Monday, November 15, 2010

Children are Prone to Ear Infections

Though researchers don't yet have a way to stop this suffering, they are working on at least three experimental vaccines with the potential to prevent ear infections.

Developing vaccines for ear infections is tricky because more than 100 types of germs cause such infections, Rosenfeld says.

Because children develop ear infections so often, and because parents miss so much work because of them, certain vaccines against ear infections could actually be cost-effective, even if they cost $65 to $125 each, says Tracy Lieu of Children's Hospital Boston, co-author of the Pediatrics paper.

Three candidate vaccines might offer relief:

Prevnar 13
The Prevnar vaccine, licensed in 2000, prevents infection with seven of the bacteria that cause pneumococcal pneumonia, meningitis and blood infections, which can be fatal. The same bacteria also cause ear infections, Rosenfeld says.

Prevnar has helped reduce cases of invasive pneumococcal disease, such as pneumonia and meningitis, by 34%, according to the Centers for Disease Control and Prevention.

But the vaccine has barely made a dent in the number of ear infections, Rosenfeld says. That's because many other types of pneumococcus also cause ear infections, and these strains have proliferated to replace the bacteria blocked by the vaccine.

Wyeth, which makes Prevnar, has applied for approval of a second-generation vaccine to block 13 strains of pneumococcus, hoping to offer even better protection against pneumonia and meningitis.

The company expects the Food and Drug Administration to decide on approval by the end of September, says spokeswoman Lili Gordon.

Doctors don't yet know how the new vaccine will affect ear infections, Rosenfeld says.

GlaxoSmithKline has developed a vaccine called Synflorix, approved in Europe in March, against 10 types of pneumococcal bacteria that cause ear infections and more serious illness. 

In a 2006 study in The Lancet, an early version of Synflorix reduced ear infections by 34%. GlaxoSmithKline doesn't know how well the final version will prevent ear infections, because researchers haven't yet completed a definitive trial, says company spokesman Jeff McLaughlin. The company has not yet applied for FDA approval.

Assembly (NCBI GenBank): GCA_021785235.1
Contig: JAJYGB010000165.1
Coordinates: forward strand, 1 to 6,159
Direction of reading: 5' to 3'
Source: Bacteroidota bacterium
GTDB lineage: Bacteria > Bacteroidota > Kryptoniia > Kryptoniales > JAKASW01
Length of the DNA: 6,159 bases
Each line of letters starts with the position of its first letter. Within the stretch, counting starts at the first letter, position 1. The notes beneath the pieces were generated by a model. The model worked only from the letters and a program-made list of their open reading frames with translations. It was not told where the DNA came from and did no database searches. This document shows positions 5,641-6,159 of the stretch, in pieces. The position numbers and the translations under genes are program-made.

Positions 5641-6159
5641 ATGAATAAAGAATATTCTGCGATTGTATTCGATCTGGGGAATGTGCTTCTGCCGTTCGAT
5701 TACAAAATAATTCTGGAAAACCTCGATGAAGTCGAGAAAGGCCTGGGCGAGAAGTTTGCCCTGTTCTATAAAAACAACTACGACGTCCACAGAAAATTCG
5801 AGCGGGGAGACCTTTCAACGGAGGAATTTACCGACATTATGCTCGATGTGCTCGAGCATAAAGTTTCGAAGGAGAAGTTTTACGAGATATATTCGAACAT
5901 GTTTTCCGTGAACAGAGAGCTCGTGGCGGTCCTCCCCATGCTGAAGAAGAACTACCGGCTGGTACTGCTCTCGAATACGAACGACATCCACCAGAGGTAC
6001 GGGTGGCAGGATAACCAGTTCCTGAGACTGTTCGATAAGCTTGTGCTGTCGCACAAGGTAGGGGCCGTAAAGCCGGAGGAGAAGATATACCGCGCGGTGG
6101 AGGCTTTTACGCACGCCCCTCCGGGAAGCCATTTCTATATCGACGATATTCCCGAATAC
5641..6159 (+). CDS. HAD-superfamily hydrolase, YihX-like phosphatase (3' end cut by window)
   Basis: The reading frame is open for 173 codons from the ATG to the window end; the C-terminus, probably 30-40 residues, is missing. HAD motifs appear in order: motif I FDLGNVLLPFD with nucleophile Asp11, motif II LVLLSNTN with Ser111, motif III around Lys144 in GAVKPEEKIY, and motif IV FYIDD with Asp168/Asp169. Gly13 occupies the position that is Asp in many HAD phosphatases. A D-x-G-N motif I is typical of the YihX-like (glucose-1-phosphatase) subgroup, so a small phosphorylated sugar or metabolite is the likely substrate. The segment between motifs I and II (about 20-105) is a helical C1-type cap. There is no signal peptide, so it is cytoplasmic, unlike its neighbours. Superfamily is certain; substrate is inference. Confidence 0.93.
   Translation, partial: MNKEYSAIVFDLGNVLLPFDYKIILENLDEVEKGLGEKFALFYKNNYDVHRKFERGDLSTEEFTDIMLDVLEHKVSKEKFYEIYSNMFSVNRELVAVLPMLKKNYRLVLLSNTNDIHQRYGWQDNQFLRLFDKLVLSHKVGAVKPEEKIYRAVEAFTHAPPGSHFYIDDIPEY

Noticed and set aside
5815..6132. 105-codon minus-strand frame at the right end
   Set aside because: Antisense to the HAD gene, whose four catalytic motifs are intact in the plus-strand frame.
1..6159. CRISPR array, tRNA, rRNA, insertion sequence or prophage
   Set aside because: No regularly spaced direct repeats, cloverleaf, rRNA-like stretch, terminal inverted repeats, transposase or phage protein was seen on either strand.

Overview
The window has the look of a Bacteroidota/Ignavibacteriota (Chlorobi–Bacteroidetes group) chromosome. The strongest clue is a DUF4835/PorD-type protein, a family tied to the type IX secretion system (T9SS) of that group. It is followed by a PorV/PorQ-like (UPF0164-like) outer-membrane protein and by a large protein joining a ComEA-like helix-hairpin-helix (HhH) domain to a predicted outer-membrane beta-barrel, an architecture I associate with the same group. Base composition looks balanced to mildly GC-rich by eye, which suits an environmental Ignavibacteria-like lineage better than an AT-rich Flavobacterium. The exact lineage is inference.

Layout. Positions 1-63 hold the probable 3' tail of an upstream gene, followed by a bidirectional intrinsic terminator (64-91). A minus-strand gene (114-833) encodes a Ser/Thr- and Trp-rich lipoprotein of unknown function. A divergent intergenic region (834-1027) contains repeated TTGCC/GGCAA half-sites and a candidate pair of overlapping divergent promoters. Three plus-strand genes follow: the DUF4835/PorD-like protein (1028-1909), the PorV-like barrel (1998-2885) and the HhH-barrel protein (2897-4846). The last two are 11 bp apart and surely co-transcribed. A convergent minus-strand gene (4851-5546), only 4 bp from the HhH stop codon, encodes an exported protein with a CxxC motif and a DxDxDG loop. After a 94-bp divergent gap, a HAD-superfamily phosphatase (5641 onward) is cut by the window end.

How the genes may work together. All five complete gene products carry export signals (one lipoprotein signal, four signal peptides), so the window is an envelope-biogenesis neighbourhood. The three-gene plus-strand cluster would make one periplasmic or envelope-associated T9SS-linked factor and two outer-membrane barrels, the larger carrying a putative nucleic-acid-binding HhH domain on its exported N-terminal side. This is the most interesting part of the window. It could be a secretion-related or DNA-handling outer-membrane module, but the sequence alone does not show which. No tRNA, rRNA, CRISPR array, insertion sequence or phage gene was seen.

A topical vaccine
Hoping to spare children from the pain of shots, researchers at Nationwide Children's Hospital in Columbus, Ohio, are testing a topical vaccine against ear infections. The vaccine — so far tested only in chinchillas, a type of rodent — is rubbed into the skin around the ear.

The topical vaccine still needs to be tested in humans. And even if it's successful, it would take years before it would be ready for approval, says researcher Lauren Bakaletz, a professor at the Ohio State University College of Medicine.

If the vaccines are approved, Gordon says she would definitely consider them for her boys. "I see what my son goes through," she says. "The pain is really bad."

Until then, parents and children are left to take comfort in the fact that children eventually grow out of ear infections, Rosenfeld says. Ear infections tend to become much less common by age 3 or 4 and almost disappear by age 7.

"It's an occupational hazard of childhood," Gordon says. "The only cure is to feed them and water them and let kids grow up."

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